I hope you all had a good weekend! Today is the first day of the Department of Human Services’s (DHS’s) Racial Equity Action Kick-Off, and we’re going to start the week with a foundational overview on racial identity – how it is established and how it influences our lives. When you have time, please read the Summary of Stages of Racial Identity Development from the Racial Equity Tools website. That website is a wealth of information, and I highly encourage you to peruse their resources, particularly the Core Concepts as they give a strong overview that can help guide these conversations as we move forward. Another great source is The New York Times’s Conversations on Race Series. Through this series, you can learn about how race affects a person’s daily life directly from people of different races, ages, genders, and other varying perspectives that influence their experiences and world views.
Our social identities can shape our world view. How I experience the world as a woman is different from how a man experiences life and society. At the same time, how I experience the world as a white woman is different from how a woman of color experiences life and society. Recognizing that the experience of life is not “one size fits all” and that our identities shape our realities is critical in building empathy and understanding. Without empathy and understanding, we cannot progress. In addition to social identities, other factors can also influence our perspectives and experiences. Variables such as income and education level can, in some cases, serve as barriers for people and add to their personal challenges in life. You may be familiar with the term intersectionality – this term speaks to the interplay between social identities and barriers. Kimberlé Crenshaw, a scholar and professor at both the University of California at Los Angeles (UCLA) School of Law and Columbia Law School, gives an overview of intersectionality in an article included in 12.7 articles. There are also numerous other speeches and articles from her if you are interested in learning more.
I’m sure most of you have heard the term “white privilege” in the last couple of years. This term is one that people often misunderstand. White privilege does not assume that white people are exempt from struggles or challenges in life. Rather, the term works to point out the inequitable access to power, resources, and social currency that white people have in comparison to their black and brown equivalents. “What is White Privilege, Really?” from Teaching Tolerance (available in the 12.7 Articles PDF) details what privilege can mean, including how it affects people even if they do not feel that they experience privileges in their lives. If this term has been confusing or alienating, I encourage you to delve a little deeper because, in that discomfort, you may find an opportunity for learning, reflection, and empathy for others who do not have this privilege.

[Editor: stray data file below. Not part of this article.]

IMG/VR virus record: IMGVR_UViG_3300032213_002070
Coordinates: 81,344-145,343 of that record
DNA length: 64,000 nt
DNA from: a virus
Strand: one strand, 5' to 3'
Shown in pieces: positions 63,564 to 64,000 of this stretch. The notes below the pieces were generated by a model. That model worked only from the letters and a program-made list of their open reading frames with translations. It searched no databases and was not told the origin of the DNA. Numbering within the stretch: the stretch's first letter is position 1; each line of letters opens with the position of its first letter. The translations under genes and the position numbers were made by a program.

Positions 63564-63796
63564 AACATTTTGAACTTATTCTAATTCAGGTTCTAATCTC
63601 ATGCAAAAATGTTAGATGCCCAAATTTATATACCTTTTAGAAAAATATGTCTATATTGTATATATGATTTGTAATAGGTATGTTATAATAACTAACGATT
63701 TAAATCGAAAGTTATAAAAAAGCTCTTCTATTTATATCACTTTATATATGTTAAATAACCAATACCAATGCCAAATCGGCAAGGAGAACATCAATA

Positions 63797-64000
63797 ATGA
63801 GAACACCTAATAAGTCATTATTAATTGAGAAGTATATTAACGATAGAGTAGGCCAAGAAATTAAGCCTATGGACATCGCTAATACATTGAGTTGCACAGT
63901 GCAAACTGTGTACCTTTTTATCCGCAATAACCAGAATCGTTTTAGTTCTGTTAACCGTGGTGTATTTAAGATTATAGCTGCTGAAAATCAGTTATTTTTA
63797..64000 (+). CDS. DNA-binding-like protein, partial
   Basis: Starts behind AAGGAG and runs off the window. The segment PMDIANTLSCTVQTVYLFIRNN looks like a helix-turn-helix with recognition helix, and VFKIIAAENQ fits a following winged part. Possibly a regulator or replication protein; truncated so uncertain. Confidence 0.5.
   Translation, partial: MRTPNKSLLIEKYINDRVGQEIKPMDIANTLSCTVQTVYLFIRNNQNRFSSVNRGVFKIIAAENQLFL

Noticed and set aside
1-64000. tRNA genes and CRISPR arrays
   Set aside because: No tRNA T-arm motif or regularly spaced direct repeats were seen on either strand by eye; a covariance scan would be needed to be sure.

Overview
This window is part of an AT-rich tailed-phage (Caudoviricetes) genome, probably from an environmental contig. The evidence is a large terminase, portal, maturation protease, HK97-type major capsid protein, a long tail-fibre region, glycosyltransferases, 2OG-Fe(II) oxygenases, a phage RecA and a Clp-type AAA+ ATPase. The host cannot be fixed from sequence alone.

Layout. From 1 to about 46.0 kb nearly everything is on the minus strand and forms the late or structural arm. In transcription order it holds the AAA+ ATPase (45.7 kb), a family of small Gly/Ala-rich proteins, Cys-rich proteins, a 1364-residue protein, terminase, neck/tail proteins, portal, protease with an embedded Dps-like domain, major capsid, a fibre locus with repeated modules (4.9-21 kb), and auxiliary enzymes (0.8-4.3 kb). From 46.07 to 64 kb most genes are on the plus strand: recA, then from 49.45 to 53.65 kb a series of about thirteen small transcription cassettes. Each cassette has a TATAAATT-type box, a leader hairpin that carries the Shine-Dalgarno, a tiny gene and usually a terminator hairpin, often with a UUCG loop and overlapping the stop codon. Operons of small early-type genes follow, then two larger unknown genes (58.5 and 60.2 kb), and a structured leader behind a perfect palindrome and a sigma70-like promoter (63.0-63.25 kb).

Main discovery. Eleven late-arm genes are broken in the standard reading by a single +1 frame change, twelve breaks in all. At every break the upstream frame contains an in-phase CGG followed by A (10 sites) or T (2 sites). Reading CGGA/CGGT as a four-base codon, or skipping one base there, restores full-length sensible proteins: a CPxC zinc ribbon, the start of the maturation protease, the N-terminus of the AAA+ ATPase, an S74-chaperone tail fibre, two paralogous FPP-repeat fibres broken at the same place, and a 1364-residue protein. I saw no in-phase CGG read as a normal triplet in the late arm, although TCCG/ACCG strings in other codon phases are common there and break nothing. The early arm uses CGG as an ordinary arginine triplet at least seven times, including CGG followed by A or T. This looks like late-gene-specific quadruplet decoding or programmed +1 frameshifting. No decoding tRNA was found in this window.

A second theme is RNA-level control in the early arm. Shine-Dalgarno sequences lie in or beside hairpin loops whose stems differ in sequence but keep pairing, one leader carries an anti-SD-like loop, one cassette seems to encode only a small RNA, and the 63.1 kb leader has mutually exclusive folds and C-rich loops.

As you read and watch these resources, I encourage you to think about the following questions:
- What is a racial identity? How has my race impacted my life?
- How were my ideas and beliefs about race formed?
- Have you previously considered your own racial identity? If so, how? Do you feel your race influences your life? If no, what do you think your life would be like if that answer were yes?
- What is intersectionality? Am I impacted by intersectionality? If you are not, can you think of someone in your life who is impacted by intersectionality?
- Do you believe you have experienced privilege? Do you believe you have experienced marginalization? Has this ever affected your day-to-day life? Interactions?
I also encourage you to have these conversations with your coworkers as you are comfortable and able. This is an opportunity for us to learn together, share our experiences, foster understanding and community, and build stronger bonds through these difficult but extremely necessary conversations. Remember, these articles are meant to be a foundation and introduction that you can build from. They are not the only sources and perspectives on these issues.
Talk to you tomorrow,
Teresa Miller, Secretary of the Department of Human Services